Ok,what I mean is, in realist interpretations of QM, does an electron have a location before it is measured? In copenhagen interpretation (anti realist) it doesn't have location until it is measured. But what about realist interpretations?
 
  • #8
Nick V said:
In copenhagen interpretation, the electron literally has no location prior to measurement. This is an example of an anti realist interpretation.
You asked about REAL THINGS, did you not? The coordinates of the electron (i.e. its location) IS NOT a real thing. Apples and chairs are real things.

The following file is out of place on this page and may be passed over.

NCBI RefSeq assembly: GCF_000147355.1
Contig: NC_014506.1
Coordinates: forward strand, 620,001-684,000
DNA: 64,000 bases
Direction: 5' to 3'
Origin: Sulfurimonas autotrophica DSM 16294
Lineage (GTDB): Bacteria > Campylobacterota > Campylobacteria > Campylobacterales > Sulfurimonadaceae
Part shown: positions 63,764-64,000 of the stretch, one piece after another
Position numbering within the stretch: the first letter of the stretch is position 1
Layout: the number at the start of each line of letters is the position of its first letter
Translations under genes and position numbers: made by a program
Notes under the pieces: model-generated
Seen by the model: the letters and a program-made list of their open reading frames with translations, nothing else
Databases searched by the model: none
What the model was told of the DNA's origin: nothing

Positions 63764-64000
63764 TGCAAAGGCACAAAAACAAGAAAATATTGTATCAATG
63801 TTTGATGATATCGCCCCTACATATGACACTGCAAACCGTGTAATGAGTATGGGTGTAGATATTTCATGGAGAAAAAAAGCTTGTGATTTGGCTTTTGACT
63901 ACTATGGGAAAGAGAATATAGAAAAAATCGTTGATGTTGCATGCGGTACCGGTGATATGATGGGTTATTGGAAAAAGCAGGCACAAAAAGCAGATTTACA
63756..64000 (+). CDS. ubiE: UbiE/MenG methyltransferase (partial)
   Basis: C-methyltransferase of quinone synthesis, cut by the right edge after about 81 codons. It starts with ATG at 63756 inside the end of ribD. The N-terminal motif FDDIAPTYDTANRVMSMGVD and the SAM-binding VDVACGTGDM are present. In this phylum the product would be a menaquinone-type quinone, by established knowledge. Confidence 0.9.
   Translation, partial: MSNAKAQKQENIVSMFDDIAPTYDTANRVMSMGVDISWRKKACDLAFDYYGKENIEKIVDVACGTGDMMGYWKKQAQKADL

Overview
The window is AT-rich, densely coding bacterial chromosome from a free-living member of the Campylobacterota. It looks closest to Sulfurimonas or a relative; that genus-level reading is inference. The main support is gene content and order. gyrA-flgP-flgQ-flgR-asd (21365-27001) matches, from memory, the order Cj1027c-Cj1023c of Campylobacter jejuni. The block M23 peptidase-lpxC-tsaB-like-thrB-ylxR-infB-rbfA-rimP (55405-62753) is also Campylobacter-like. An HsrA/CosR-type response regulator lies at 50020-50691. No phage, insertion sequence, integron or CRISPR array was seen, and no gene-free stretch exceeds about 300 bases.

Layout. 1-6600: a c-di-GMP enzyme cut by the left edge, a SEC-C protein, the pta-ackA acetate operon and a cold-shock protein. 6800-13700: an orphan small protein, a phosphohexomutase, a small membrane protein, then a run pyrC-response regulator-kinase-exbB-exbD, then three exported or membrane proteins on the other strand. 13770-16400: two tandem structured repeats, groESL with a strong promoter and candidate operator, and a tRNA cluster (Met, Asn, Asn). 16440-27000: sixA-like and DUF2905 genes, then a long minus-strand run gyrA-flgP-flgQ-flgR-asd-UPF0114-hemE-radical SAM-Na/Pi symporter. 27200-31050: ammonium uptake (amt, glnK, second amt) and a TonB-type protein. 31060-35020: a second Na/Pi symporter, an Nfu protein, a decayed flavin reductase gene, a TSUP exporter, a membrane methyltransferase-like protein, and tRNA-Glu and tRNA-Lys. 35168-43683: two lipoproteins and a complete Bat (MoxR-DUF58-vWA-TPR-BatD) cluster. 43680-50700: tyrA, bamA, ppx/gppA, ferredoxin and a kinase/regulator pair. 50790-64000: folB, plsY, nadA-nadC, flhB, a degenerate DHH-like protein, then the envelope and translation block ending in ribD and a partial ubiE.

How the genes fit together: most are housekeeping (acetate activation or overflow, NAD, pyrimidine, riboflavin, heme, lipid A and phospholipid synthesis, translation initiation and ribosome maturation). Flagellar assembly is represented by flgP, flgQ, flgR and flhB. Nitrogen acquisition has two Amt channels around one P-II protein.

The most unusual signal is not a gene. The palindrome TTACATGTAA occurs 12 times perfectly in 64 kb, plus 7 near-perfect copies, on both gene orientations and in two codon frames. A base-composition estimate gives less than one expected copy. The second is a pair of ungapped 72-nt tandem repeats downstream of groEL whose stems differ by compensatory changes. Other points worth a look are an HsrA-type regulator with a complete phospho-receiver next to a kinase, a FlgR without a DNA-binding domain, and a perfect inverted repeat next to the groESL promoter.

• #9
samalkhaiat said:
You asked about REAL THINGS, did you not? The coordinates of the electron (i.e. its location) IS NOT a real thing. Apples and chairs are real things.
Isn't that only according to the copenhagen interpretation?
 
  • #10
Nick V said:
Isn't that only according to the copenhagen interpretation?
That is according to PHYSICS. I don't talk "interpretation".
 
  • #11
samalkhaiat said:
And how would you know "that things exist" if you don't observe them?
You don't. Instead, the claim appears an assumption and the interpretations which make that assumption are classified as "realist". Of course this assumption has consequences that must be accepted along with the assumption. (This remark is for the OP - Samalkhaiat already understands this).

I will be very disappointed with PF if this thread drags on.